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Every day we post 10 new Classical CD and DVD reviews. A free weekly summary is available by e-mail. MusicWeb is not a subscription site. To keep it free please purchase discs through our links.

  Classical Editor Rob Barnett    



Dmitri SHOSTAKOVICH (1906 – 1975)
Piano Quintet Op.57 (1940)
Alfred SCHNITTKE (1934 – 1998)

Piano Quintet (1975)
Boris Berman (piano); Vermeer Quartet
Recorded: Glenn Gould Studio, CBC, Toronto, December 2000
NAXOS 8.554830 [56:25]


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These two works are not as strange bedfellows as they might at first seem. Indeed, both are among the most personal statements of their respective composers. Shostakovich often confided his most intimate feelings in his chamber works, particularly so in his masterly string quartets, the Second Piano Trio, the Viola Sonata and the Piano Quintet Op.57 completed in 1940 after the mixed reception accorded to his Sixth Symphony a few months earlier. Curiously enough, the Piano Quintet was well received and was even awarded the Stalin Prize in 1941. Such was the incoherence of the Stalinist Regime, and Shostakovich had to face official approval as well as official disapproval for most of his long composing career. The Piano Quintet clearly belongs to the same musical and emotional world as the celebrated Fifth Symphony or the undeservedly less popular Sixth Symphony. Its five movements encompass a wide range of emotions expressed in clear, straightforward terms. No wonder it has since remained a favourite among his chamber works.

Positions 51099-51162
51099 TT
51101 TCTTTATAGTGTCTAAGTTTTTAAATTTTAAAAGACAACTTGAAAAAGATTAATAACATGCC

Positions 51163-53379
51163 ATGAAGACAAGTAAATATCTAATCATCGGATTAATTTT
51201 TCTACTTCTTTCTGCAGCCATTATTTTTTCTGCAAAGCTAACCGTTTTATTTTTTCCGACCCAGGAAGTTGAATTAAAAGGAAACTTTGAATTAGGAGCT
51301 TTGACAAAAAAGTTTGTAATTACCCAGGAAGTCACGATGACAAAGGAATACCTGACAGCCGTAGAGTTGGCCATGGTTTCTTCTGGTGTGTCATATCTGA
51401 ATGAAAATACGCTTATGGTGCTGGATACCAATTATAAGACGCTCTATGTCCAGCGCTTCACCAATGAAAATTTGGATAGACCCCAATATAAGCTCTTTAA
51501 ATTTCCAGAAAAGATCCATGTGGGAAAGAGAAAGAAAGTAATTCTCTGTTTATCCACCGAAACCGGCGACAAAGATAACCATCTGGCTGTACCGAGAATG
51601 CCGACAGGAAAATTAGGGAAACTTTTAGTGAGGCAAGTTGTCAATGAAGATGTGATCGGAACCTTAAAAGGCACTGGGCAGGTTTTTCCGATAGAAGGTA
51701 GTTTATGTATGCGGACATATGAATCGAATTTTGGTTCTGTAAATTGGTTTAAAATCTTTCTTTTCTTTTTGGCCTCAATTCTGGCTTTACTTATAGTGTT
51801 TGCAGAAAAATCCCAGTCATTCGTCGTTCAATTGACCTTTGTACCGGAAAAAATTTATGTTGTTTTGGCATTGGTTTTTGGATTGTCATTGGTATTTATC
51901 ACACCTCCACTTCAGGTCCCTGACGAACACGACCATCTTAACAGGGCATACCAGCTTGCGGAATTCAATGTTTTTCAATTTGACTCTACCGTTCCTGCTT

Schnittke began his Piano Quintet in 1972 in the wake of his mother’s death to whose memory the work is dedicated, but put it aside for several years and eventually completed it in 1975. By that time, Schnittke’s polystylism, exacerbated in the First Symphony and often predominant in many important works, has been assimilated in a more coherent style often under the shadow of Mahler and Shostakovich as in the Third and Fifth Symphonies. The five movements of the Piano Quintet also reflect a wide emotional range and are sometimes tinged with some bitter-sweet nostalgia as in the rather ghostly In Tempo di Valse second movement or with refrained anger in other movements. Some time later, Schnittke orchestrated his piano quintet as In Memoriam. This is one of his most sincere, deeply moving major works, in whatever version.

I find nothing to complain about this release. These committed and well recorded readings have nevertheless to face some competition, and there may be finer performances or subtler readings of these pieces; but you need not hesitate if this particular coupling appeals to you.

Hubert Culot


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